I just received news that my masters thesis has been graded (1.0 = “very good”), which also means I’m now allowed to publish it online. For the thesis, I interviewed political journalists working at German newspapers (print and online) as well as news agencies about the relevance of weblogs for their work, and how they make use of weblogs. (They hardly do.)
Abstract As either competition or partners of traditional media, weblogs are assumed to become increasingly relevant for journalism (see Gillmor 2006, Neuberger 2006b, Bucher/BÃ¼ffel 2006, Benkler 2006): In US election campaigns, bloggers have long since become heavyweights in their role as political commentators, and in Germany corporations and political parties also increasingly use weblogs as a means of communication.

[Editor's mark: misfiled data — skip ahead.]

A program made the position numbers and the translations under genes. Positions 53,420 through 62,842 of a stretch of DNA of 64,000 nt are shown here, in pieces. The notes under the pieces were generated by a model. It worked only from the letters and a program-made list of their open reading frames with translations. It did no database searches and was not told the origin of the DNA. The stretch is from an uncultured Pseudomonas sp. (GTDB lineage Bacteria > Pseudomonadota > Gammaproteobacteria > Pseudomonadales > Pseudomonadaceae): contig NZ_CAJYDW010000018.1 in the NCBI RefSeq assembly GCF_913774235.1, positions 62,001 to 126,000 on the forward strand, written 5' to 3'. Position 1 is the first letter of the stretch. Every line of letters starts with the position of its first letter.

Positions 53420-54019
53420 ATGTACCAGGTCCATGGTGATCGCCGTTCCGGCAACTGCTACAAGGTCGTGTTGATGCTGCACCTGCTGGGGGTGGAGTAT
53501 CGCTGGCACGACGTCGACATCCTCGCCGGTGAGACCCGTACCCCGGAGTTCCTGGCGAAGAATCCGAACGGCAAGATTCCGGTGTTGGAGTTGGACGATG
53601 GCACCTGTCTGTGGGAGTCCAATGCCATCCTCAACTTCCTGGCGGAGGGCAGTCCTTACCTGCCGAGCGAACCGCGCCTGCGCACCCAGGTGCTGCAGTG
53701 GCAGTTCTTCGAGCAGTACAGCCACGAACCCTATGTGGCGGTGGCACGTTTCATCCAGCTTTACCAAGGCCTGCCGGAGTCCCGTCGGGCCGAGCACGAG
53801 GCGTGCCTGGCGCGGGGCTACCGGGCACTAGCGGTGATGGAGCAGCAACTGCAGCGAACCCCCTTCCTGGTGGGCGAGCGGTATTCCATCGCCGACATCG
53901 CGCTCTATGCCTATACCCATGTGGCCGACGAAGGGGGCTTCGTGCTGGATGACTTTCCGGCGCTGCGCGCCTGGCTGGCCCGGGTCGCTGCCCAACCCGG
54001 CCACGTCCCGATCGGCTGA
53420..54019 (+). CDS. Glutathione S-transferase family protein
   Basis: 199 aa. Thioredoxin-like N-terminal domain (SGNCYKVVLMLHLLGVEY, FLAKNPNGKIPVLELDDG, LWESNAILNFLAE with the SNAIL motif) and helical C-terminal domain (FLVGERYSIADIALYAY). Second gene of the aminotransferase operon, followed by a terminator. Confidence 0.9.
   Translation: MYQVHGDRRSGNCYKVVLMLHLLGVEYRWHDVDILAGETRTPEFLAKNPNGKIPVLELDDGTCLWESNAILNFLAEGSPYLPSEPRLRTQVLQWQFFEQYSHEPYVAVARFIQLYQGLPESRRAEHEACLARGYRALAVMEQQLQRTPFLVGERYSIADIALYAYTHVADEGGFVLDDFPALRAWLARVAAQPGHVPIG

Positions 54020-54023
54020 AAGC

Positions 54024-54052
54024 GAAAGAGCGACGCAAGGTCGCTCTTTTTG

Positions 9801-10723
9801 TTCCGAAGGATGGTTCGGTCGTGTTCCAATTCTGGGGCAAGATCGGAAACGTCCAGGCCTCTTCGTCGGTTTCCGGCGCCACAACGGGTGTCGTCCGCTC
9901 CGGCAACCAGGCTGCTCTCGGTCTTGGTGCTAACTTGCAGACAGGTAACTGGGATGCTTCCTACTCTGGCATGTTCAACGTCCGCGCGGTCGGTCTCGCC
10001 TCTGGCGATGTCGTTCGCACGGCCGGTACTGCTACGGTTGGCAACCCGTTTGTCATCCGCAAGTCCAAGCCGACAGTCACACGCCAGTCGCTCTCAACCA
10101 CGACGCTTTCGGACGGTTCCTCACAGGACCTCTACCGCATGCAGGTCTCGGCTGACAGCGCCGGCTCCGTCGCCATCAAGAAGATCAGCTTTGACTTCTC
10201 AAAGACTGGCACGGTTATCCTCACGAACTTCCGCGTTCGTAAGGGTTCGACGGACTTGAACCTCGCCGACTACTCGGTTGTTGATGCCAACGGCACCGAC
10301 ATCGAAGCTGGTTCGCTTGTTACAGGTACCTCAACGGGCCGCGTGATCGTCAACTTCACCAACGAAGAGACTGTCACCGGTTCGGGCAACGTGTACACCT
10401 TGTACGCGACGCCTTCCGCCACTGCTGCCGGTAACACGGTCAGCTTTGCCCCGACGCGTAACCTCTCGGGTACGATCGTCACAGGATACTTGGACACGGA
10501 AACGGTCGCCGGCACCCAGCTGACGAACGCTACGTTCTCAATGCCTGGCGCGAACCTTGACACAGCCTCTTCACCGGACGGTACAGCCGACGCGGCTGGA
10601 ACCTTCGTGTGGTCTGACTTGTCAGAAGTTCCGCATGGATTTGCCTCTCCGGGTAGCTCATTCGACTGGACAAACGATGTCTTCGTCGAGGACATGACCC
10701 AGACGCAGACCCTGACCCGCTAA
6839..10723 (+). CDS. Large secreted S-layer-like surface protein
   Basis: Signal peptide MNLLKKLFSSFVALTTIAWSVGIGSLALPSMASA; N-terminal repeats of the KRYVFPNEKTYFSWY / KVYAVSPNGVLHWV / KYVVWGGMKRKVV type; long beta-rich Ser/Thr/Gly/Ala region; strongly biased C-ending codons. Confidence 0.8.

How relevant are weblogs for the day-to-day work of political journalists in Germany? For this study, I interviewed political journalists working at German newspapers (print and online) as well as news agencies about the relevance of weblogs for their work.
The interviewed political journalists attested weblogs to be of little relevance for their work. Weblogs were attributed more relevance for international political reporting than for domestic political reporting.
Keywords: Weblogs, Blogs, Blogosphere, Political Journalists, Citizen Journalism, Participatory Journalism, Web 2.0, Journalism
The thesis is available here (German only except for the abstract): Die Bedeutung von Weblogs fÃ¼r die Arbeit von Politikjournalisten (Bihr 2007) (PDF, 1MB, 227 pages)
I’m curious about your feedback, so if you have anything to add (and I’m sure there is plenty!) please get in touch.